Experts agree that the IR35 case lost by the Stour, West Midlands-based Island Consultants Ltd. did not set a precedent that would affect contractors in the future. (see recent article - Island Consultants Ltd lose IR35 Case.)
Island Consultants Ltd. was engaged by the agency Spring Ltd, to provide business and data analysis on Severn and Trent Water’s five-year project of upgrading their billing system. The project was managed by a Mr Carson and involved STW employees, people from an external software company and contractors. Mr Hough had no managerial responsibility for any of these other workers and had an identity badge that clearly indicated he was a contractor.
Does Not Change Life for Contractors
As John Kell, policy director at the London-based Professional Contractors Group points out, the issue was unfortunate, but not one that changes the basis of the received case law for IR35.
But the implications for contractors are significant, according to the Brighton-based legal consultancy Lawspeed which specialises in contractor affairs.
Says Lawspeed managing director Adrian Marlowe ''We have always said that the way to operate outside IR35 is to be engaged on a project, which must be real, and the project must be identified as the contractor's project. This will inevitably be part of the client’s project.
''I can see no evidence in this case that the range and scope of the contractor’s project was anything other than for three months supply (at a time) of specialist skills towards STW’s project. Each contract was time based, namely 3 months. I would say that from the way the case is described there is no evidence from this that there was a project for the contractor.''
We have always said that the way to operate outside IR35 is to be engaged on a project which must be real and the project must be identified as the contractor project
No Link To A Project
Marlowe points out that merely linking phases to regular periods of time does not assist. The only reference to a project is that of STW. In addition there seems to be no indication of what happened at the end of the project or any argument about what would happen if the project ended at any stage. Indeed the description of the ingredients of the contract appears to be silent on this point other than to refer to a 4 week termination notice. Again we have long argued that notice periods are evidence of potential employment.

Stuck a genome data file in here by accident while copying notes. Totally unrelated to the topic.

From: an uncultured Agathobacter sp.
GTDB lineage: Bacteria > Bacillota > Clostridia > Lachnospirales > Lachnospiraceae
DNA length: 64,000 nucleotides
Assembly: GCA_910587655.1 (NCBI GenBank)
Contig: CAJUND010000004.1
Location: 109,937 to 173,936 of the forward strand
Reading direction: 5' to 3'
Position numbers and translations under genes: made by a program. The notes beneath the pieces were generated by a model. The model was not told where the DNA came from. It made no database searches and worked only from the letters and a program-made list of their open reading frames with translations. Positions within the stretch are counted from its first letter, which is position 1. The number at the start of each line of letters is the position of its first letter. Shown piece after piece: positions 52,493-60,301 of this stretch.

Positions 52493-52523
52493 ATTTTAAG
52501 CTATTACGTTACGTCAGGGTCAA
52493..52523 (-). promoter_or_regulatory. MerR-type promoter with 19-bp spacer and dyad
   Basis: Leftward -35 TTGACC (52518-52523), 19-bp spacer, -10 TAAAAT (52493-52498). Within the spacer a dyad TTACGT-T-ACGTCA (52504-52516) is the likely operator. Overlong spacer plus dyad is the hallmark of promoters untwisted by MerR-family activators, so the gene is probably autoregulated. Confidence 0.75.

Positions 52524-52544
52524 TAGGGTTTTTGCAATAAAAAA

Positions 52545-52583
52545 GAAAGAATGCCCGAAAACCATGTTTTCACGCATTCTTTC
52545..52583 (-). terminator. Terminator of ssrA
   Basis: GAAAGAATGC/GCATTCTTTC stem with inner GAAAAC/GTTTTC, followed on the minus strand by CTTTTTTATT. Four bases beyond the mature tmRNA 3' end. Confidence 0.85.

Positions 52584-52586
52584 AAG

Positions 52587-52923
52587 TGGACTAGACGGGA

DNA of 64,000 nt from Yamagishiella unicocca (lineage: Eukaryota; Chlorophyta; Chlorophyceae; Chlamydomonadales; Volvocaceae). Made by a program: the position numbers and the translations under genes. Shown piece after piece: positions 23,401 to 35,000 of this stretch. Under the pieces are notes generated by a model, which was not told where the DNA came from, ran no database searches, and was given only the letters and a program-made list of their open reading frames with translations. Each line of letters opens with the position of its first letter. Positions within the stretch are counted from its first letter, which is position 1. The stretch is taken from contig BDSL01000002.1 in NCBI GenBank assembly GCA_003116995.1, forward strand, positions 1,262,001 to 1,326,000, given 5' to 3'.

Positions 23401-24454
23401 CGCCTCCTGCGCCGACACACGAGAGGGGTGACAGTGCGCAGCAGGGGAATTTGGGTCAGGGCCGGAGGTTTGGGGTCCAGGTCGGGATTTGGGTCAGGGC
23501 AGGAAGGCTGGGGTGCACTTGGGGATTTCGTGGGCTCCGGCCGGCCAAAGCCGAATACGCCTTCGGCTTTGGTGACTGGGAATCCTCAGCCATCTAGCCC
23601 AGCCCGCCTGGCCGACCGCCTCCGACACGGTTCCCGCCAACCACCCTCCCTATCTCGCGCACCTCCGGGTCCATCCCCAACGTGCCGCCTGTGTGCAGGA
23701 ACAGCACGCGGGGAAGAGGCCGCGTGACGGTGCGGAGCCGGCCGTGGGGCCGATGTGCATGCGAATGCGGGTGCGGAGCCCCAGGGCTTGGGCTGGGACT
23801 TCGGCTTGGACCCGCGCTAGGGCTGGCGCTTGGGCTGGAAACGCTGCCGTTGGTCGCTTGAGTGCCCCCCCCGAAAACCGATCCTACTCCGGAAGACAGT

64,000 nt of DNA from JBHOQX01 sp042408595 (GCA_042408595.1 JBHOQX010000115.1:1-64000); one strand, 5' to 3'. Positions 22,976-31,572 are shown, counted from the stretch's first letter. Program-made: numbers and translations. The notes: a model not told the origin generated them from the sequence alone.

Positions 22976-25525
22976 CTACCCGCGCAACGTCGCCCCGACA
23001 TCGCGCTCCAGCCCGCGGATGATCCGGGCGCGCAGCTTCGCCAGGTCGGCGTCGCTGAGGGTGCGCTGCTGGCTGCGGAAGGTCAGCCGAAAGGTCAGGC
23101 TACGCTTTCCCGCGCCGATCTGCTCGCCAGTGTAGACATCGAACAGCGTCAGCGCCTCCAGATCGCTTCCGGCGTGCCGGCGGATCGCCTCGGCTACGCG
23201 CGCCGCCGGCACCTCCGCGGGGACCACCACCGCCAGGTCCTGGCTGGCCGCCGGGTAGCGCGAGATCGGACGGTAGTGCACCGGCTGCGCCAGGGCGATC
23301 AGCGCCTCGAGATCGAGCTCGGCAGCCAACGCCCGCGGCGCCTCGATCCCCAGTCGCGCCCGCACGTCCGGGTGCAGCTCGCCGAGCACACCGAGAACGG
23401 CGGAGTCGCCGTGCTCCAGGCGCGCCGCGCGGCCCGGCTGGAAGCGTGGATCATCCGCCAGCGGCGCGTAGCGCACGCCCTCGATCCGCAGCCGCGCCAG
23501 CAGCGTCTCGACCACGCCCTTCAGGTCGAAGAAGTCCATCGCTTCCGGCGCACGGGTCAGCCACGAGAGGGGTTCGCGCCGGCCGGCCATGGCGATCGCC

''Once you allow yourself to operate without a defined project you open yourself up to the arguments about mutuality, use of equipment, substitution (which rarely lives in the real world) and so on, as has happened in this case,'' Marlowe continues.
''I would also say that the fact that the STW Spring contract did not contemplate proper project terms has added to the problem for Island Consultants. All Lawspeed IR35 contracts (as opposed to our standard contracts) that our client agencies use are set up as proper projects and deal with many of the issues raised in this case. Those agencies using our contracts usually operate on our IR35 friendly client terms also.''
Contracts Must Represent Facts
"Where both are used I think it far less likely that the problems encountered here would have occurred (on the assumption of course that there was in fact a project – the contracts cannot put someone outside IR35 if they do not represent the true circumstances),'' Marlowe explains.
Here there may have been a definable contractor project, but it was not properly set out and the ramifications were not properly considered. In addition the client terms did not protect Island Consultants, although this possibly could have been overcome had the issue been addressed early on.
Don't Count on Substitution
''In terms of the representation, it appears from the judgment that there was much emphasis by Island Consultants on the argument about substitution. Again I would say that the substitution point should never in itself be relied upon, and this is a position that we have taken since 2000 in contrast to some other service providers.''
Marlowe points out that reliance on right of substitution was too considerable in this case. ''It seems that the argument about substitution in this case coupled with the technical argument about the identity of the “client” for IR35 purposes and the failure to rely on solid arguments about a project has resulted in Island Consultants losing the case. That is our reading of it from the way that the judgment is expressed.''
An unfortunate but not a precedent setting case
Clearly not a case that will change the way contractors operate, but one that shows the importance of solid professional advice on IR35 matters.